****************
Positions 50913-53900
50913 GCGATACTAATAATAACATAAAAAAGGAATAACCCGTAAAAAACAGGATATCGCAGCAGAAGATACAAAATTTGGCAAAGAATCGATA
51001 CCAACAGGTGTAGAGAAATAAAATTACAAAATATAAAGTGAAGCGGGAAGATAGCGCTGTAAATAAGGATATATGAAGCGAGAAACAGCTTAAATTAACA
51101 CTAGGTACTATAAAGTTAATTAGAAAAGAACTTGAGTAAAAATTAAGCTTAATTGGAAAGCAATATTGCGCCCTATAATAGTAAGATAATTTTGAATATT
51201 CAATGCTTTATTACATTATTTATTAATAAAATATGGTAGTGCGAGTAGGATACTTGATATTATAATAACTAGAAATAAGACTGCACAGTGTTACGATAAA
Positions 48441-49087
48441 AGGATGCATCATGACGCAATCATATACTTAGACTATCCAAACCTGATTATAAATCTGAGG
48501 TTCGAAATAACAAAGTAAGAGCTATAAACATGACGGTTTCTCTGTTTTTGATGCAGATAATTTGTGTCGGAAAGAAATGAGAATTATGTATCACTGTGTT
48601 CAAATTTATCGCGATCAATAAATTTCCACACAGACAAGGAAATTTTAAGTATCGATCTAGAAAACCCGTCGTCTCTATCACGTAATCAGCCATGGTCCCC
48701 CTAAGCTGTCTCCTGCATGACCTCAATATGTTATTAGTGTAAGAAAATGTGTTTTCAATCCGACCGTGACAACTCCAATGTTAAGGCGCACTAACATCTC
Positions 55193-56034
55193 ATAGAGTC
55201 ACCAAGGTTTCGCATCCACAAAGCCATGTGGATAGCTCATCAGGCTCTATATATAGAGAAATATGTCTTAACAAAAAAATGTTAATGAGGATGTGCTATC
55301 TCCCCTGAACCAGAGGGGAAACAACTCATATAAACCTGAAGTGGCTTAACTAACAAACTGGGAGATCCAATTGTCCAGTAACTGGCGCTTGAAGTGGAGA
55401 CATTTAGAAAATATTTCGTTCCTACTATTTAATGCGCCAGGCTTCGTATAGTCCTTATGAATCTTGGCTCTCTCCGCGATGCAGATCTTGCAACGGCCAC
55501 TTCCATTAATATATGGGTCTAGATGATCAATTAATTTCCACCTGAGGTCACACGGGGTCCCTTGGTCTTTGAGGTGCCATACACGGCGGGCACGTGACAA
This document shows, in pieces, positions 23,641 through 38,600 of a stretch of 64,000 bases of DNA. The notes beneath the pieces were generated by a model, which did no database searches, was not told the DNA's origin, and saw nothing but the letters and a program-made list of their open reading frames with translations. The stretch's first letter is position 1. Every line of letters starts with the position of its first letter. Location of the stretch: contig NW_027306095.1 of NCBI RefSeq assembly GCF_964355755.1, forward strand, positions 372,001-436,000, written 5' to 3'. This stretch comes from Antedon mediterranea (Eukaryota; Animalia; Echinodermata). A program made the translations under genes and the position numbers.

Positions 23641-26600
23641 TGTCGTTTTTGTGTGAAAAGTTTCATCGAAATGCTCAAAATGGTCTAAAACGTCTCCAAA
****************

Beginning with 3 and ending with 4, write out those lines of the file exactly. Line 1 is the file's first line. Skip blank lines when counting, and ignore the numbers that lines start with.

51001 CCAACAGGTGTAGAGAAATAAAATTACAAAATATAAAGTGAAGCGGGAAGATAGCGCTGTAAATAAGGATATATGAAGCGAGAAACAGCTTAAATTAACA
51101 CTAGGTACTATAAAGTTAATTAGAAAAGAACTTGAGTAAAAATTAAGCTTAATTGGAAAGCAATATTGCGCCCTATAATAGTAAGATAATTTTGAATATT